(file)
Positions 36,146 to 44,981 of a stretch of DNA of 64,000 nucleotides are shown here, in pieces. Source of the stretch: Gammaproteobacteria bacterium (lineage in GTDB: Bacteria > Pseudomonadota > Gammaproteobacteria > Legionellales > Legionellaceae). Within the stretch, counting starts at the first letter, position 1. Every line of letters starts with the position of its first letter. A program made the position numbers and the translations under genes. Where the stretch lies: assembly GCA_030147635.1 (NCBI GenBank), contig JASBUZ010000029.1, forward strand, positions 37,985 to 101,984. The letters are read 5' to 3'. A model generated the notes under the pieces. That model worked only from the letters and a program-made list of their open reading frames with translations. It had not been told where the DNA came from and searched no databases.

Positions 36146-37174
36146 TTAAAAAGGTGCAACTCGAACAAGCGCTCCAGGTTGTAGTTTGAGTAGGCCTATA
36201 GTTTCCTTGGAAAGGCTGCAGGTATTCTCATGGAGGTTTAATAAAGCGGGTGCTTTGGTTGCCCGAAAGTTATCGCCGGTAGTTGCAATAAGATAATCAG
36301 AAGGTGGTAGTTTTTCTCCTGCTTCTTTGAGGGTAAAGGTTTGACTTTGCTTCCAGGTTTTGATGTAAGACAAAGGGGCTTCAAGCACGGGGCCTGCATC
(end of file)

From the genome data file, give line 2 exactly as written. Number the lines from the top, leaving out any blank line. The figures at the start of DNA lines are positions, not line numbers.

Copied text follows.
Positions 36146-37174